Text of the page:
Provide a number of common scenarios involving allergies and autoimmune diseases (eg student with severe allergy to nuts who goes into anaphylactic shock at school; friend who goes on school excursion and has to go home due to severe hayfever; student with Type I Diabetes Mellitus, another with Juvenile RA). Students to list the symptoms of the allergy in the various cases and investigate the cells/tissues involved, the mechanism of the response. Create poster/MM presentation/Role play/Concept map/Physical models to communicate findings. (Purpose: to link ideas, identify misunderstanding about immune systems; work collaboratively; make topic relevant)

Compare and Contrast / Similarities and Differences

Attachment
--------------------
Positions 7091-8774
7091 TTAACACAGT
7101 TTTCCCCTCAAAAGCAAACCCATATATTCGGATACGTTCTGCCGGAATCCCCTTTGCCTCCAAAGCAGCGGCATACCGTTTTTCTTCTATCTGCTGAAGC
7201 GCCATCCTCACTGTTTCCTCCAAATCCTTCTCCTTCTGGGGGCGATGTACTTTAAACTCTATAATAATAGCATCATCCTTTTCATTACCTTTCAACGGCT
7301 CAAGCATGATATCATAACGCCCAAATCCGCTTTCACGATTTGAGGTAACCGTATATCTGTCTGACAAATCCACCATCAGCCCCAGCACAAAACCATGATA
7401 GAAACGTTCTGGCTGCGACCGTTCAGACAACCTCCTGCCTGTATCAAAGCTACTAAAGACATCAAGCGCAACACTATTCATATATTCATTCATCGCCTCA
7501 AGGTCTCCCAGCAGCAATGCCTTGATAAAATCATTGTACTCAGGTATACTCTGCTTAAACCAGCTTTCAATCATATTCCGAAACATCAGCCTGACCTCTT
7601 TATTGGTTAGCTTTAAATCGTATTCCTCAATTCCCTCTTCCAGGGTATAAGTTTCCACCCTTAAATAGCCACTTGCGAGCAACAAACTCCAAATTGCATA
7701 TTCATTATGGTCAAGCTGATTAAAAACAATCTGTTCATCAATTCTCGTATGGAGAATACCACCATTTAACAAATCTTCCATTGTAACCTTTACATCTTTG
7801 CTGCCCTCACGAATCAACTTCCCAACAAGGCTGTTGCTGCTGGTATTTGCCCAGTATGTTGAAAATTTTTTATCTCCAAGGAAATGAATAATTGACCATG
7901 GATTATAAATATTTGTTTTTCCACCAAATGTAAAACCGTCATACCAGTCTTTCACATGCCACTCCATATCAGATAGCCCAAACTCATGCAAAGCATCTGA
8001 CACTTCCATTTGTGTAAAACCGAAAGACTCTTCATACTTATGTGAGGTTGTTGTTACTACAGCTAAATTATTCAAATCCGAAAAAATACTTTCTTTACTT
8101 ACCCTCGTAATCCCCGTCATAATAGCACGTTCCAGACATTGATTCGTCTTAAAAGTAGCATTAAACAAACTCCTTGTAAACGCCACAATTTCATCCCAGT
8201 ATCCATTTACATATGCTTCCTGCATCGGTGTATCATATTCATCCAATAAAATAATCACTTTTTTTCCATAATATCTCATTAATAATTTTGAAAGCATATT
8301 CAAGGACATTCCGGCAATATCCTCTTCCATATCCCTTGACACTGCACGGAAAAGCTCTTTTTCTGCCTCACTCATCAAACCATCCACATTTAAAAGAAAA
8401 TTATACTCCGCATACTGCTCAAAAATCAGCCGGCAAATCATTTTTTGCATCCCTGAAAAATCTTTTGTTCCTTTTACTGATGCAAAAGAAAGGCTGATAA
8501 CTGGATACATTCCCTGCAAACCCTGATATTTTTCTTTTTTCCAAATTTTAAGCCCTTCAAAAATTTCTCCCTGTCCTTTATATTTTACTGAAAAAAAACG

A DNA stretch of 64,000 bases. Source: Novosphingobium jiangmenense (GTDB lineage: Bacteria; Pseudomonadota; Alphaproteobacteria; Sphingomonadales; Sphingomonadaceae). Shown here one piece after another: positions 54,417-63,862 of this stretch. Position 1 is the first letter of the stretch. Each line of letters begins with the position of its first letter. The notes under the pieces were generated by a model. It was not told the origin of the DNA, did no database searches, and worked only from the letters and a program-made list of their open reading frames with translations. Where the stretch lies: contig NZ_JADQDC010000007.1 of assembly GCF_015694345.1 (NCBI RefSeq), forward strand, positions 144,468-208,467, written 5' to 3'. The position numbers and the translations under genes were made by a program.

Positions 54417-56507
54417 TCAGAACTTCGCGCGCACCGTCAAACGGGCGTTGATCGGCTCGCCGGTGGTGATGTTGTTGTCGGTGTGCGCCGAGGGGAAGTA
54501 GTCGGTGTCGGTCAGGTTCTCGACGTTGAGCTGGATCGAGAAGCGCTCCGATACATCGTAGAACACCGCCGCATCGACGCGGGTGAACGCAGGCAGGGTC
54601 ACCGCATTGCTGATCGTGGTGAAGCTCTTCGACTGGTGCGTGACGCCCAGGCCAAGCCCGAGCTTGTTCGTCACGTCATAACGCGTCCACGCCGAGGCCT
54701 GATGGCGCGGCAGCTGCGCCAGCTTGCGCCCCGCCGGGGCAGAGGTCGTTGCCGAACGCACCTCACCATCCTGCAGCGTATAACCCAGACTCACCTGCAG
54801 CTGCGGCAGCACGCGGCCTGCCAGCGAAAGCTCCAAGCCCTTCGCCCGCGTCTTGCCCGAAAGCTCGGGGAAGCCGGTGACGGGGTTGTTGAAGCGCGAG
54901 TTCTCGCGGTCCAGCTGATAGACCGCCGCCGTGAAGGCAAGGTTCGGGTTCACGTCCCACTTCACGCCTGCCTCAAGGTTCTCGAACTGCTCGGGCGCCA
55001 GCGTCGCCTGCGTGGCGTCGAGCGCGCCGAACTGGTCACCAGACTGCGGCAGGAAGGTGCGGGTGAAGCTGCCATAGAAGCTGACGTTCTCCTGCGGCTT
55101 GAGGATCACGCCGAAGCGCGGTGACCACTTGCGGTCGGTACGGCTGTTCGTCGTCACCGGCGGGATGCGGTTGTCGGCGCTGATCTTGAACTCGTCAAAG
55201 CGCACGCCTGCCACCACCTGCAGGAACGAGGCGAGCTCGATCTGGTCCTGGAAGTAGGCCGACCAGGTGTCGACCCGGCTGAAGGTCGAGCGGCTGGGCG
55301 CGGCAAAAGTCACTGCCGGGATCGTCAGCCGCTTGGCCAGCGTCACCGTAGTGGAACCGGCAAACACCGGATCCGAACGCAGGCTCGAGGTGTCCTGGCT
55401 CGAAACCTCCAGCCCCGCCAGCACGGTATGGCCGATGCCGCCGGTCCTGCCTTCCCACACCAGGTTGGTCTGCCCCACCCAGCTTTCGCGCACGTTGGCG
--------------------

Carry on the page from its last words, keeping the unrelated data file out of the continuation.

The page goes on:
Examine immune response to a pathogen, an allergen, and own cells by comparing/contrasting (Purpose: to consolidate understandings; link with knowledge of immune responses to pathogens)

Sequencing activities
Using props (eg colourful large cards, pictures) to create a flow chart for the different mechanisms (To differentiate between the different responses & consolidate understandings; using colour, kinaesthetic tasks to encourage long-term memory)
Specific ways of ascertaining students’ understanding or confusion around this idea
(include likely range of responses).
“Who was to be a Millionaire” game show with questions (students teams pose questions from notes; contestants can use lifelines; contestants from teams change regularly)

Concept mapping, particularly of mechanisms, to summarise key understandings

“What if?” questions – applying understandings to novel circumstances

Present and explain group investigative tasks for peer appraisal